Citizen Empowerment and Social Pensions in Delhi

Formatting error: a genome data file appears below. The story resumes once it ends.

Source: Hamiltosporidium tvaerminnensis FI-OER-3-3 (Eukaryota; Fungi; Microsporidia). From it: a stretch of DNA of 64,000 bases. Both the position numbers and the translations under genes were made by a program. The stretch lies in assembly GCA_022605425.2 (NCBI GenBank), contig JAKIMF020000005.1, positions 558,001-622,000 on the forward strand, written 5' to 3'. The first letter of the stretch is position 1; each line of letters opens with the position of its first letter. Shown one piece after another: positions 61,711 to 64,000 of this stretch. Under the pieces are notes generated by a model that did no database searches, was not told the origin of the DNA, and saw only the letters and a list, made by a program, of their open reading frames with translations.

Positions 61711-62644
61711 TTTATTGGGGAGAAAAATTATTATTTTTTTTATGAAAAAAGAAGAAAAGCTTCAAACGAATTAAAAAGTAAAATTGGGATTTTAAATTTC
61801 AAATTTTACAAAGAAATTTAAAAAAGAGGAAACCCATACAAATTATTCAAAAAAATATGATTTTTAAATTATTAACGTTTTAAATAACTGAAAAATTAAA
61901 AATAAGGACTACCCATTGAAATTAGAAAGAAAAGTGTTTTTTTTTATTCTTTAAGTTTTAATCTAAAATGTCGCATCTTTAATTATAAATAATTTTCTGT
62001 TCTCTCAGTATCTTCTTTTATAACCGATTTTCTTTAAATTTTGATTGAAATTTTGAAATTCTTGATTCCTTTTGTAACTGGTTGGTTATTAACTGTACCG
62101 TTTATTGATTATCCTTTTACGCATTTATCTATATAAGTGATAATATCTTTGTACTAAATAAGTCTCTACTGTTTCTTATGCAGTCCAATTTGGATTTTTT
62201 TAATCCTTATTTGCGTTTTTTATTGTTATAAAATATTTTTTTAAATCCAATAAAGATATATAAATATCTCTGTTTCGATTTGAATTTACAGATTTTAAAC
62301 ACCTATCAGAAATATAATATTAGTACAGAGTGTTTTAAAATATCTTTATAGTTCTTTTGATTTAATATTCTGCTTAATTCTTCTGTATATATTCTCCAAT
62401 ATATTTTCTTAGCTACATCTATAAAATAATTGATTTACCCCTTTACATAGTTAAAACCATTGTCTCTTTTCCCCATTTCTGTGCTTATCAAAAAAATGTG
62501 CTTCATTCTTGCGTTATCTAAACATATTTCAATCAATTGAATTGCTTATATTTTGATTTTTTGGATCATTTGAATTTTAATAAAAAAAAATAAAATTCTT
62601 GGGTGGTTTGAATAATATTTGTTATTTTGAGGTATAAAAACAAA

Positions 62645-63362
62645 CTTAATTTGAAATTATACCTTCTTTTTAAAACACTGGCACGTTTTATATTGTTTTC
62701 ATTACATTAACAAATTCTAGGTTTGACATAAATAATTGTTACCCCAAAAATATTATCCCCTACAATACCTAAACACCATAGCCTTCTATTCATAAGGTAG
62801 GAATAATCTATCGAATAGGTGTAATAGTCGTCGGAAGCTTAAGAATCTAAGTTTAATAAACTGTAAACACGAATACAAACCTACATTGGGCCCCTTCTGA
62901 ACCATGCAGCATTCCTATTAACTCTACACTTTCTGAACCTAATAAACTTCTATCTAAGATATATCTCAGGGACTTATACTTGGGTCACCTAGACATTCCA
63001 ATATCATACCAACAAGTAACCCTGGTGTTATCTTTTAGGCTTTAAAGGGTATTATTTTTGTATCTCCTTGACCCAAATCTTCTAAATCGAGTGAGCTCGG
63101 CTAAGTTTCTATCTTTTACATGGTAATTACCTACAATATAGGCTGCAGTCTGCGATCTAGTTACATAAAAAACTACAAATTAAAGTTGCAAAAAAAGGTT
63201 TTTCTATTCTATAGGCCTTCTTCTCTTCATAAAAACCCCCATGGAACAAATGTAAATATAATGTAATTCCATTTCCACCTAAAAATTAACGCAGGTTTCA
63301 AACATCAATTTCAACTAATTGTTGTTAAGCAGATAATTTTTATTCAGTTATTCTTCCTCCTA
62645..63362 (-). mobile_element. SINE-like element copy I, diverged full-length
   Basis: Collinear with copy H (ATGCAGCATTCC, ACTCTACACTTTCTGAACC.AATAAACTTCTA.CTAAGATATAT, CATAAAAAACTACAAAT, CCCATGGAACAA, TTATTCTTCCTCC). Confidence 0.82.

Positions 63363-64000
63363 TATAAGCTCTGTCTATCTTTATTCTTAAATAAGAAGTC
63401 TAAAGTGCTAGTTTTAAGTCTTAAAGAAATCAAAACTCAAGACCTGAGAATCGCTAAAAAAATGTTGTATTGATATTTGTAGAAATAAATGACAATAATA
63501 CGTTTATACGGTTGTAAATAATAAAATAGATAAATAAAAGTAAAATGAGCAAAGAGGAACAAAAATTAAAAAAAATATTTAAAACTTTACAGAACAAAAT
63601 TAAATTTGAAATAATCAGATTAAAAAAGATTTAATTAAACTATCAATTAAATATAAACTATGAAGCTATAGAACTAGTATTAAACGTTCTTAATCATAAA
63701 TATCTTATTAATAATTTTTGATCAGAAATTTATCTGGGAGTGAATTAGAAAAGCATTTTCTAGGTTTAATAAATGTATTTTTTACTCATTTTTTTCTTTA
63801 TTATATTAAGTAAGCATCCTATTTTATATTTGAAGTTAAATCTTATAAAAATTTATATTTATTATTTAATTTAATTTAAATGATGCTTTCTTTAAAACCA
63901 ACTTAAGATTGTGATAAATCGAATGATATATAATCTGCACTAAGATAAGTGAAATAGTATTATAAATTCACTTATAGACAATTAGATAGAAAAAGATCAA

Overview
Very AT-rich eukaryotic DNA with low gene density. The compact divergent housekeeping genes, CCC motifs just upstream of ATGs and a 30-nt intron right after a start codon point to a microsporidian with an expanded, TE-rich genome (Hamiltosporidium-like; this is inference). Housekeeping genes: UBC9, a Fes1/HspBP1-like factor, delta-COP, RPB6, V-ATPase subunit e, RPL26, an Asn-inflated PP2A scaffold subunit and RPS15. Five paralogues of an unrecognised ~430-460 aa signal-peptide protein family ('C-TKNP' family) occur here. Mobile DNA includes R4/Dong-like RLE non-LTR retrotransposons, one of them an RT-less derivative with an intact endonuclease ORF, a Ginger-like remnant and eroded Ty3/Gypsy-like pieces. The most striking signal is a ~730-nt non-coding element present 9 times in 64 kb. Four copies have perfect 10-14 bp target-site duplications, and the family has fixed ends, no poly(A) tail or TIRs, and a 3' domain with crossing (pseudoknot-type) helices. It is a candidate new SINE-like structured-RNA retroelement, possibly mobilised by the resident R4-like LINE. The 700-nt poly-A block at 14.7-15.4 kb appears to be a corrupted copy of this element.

Ensuring the well-being of particularly vulnerable groups in society remains an important priority and challenge for all governments, especially in developing countries. Oftentimes, even when welfare schemes are available, they are not taken up by those who could benefit from them most. In India, widows and abandoned women living in poverty are a particularly disadvantaged group. While there are national and state-level noncontributory pension schemes to assist these women, evidence suggests that the majority of eligible women do not obtain their pension entitlements. I propose to do research in the Indian state of Delhi to understand barriers citizens face in accessing social pensions and to evaluate the welfare impact these pensions have once obtained. This research can contribute to broader academic discourse regarding public service delivery, female empowerment, and the effectiveness of unconditional cash transfers to improve well-being.